Potential PPF liabilities are highly concentrated by sector. Specifically, the manufacturing sector accounts for approximately 30% of liabilities. These companies tend to be highly geared and are particularly vulnerable in economic downturns. An economic shock affecting one of these firms is likely to affect many of them - in insurance terms there is a high degree of covariate risk. Such a shock is likely to accompany a fall in equity prices, which would worsen schemes' solvency.

The court's ruling - that by publishing misleading information the government could be liable to compensate final salary members - could mean an open-ended liability for the UK taxpayer. The overall deficit for final salary schemes on a buy-out basis is probably close to £500bn. That is, if the government has not published any misleading information.

So what should the government do to improve member security and reduce its own potential exposure? It could start by repealing harmful legislation.

First, it could abolish the PPF. Providing only limited cover, it also adds to the cost of well funded schemes and introduces a moral hazard; employers facing financial problems or in administration could agree to larger pension benefits in return for salary concessions knowing that the PPF and ultimately the tax payer would pay, or even file for bankruptcy.

Possibly the most perverse legislation is section 75 of the Pensions Act 1995, which forces trustees to wind up schemes and therefore penalises employers who happen to have a final salary scheme. It is impractical for very large schemes to wind-up as there is not enough capacity in the market. Without section 75 it would be rational and desirable for schemes to gradually nurse themselves back to health and buy-out at a more opportune time. This would be a job for skilled trustees.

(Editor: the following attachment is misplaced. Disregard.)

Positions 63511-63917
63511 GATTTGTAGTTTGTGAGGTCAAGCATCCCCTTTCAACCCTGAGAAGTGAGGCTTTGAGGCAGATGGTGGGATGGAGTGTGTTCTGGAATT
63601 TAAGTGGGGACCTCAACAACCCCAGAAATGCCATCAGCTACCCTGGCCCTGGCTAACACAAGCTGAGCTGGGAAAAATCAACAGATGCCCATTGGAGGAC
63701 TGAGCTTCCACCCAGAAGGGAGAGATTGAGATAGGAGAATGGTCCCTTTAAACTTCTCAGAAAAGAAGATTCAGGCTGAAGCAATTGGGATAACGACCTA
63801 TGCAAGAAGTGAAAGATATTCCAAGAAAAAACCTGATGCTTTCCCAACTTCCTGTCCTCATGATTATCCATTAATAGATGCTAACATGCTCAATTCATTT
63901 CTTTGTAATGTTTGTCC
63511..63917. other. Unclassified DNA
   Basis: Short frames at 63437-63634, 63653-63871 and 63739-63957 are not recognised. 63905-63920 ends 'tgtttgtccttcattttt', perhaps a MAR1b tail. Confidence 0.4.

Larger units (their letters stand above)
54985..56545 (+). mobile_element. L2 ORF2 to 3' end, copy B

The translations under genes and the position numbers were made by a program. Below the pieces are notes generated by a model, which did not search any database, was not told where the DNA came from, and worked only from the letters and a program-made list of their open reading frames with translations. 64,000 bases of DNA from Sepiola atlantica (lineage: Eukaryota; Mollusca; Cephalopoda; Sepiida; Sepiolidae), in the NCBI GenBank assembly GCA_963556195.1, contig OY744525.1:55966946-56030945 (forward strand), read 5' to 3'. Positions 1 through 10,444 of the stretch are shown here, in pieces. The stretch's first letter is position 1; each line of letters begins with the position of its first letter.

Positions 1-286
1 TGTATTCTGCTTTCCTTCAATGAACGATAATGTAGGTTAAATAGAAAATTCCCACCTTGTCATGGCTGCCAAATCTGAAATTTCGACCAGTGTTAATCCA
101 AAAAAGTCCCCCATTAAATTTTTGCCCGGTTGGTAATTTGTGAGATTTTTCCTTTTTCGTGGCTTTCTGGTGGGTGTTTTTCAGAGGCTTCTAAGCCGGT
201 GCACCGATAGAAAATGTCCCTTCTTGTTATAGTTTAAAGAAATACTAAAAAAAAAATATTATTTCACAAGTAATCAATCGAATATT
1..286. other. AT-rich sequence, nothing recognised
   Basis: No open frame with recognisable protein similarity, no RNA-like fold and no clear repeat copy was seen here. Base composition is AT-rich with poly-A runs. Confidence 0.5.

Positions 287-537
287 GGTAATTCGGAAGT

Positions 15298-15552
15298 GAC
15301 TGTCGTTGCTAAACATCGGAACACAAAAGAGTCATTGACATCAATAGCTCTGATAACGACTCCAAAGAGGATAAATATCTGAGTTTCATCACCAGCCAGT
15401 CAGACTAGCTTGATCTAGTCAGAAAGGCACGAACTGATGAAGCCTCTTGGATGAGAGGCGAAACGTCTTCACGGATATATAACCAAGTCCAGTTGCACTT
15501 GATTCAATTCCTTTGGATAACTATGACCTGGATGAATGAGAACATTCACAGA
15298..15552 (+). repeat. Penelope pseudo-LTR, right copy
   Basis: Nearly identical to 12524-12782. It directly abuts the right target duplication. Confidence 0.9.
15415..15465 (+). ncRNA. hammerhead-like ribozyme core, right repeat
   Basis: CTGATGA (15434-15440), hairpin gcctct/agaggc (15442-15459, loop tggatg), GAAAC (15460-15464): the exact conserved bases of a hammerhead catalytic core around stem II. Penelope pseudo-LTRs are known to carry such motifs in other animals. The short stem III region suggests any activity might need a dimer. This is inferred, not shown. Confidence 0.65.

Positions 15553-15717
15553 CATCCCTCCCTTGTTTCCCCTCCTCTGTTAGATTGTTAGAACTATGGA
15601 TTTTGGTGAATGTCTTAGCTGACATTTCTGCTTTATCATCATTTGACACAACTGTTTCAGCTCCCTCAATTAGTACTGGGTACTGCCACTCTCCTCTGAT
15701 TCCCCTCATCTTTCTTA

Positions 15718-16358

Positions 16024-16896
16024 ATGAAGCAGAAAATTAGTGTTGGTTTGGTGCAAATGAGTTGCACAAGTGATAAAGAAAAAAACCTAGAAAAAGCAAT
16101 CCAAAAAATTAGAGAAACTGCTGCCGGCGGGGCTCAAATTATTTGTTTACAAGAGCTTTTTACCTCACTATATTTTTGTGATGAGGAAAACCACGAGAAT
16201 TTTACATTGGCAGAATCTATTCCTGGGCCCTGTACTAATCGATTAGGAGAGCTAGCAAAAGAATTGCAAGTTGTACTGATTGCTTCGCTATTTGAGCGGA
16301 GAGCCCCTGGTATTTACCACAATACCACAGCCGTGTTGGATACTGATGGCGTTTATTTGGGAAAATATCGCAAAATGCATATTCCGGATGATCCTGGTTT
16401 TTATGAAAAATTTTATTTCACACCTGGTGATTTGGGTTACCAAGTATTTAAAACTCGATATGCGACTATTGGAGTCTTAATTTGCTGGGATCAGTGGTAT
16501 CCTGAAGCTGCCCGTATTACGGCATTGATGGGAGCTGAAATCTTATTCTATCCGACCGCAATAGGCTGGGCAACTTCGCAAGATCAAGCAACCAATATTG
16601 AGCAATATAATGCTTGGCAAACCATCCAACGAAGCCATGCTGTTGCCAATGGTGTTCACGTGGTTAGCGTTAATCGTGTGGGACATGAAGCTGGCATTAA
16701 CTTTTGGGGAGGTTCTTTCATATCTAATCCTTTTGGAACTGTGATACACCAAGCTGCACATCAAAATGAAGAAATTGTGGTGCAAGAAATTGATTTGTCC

Abolishing the requirement for indexation of pensions would also be beneficial. This was introduced in 1997 adding an extra 25% to the cost of pensions. Previously, pension increases were discretionary in many schemes. When a scheme's asset returns were high, members were awarded a higher pension, allowing greater flexibility, stability and diversity of investments. Pension increases should be a bonus that can be achieved more cheaply and consistently provided that trustees are skilled and incentives are aligned well with scheme members' interests.

Governments could also improve the efficiency and management of schemes by reforming their structure. For example, trustees' incentives are not aligned with those of the employer sponsoring the schemes or the scheme members themselves, as they are severely punished for mistakes and not rewarded for innovation - they unsurprisingly choose to follow the herd. It is ridiculous to have amateur trustees who are responsible for investing billions of pounds and navigating incredibly complex legislation. As a result they end up overly reliant on advisers, whose rewards are not necessarily in the scheme's best interest. A modest proposal would be to structure schemes similarly to a limited company with scheme members akin to shareholders with voting rights and a board of professional trustees, who could be hired and fired by the members.

Just as companies' risk management has improved recently due to financial innovation, so pension funds' solvency could be improved by introducing flexibility into their behaviour. For example, legislation could:

q Encourage tradeable pension debt so that the most efficient financier can take on the cost. For example, a higher credit rating company could be allowed to buy pension debt from another company.;

q Allowing debt/equity swap. In cases of large deficit, the trustees should be able to swap pension debt for equity in the sponsoring company. This would reduce the financial burden to employers but would alter the power relationship between scheme and company;

q Innovation in the supply of assets. The government could take a lead on the introduction of suitable bonds to match pension liabilities, for example marketing bonds with longer redemption dates and bonds with returns linked to earnings, or longevity bonds. The government would benefit by diversifying and increasing liquidity on its debt.

Nick Silver FIA is director of Silver Acturial Services, honorary senior visiting fellow at Cass Business School and co-ordinator of the IEA Empowerment Through Savings programme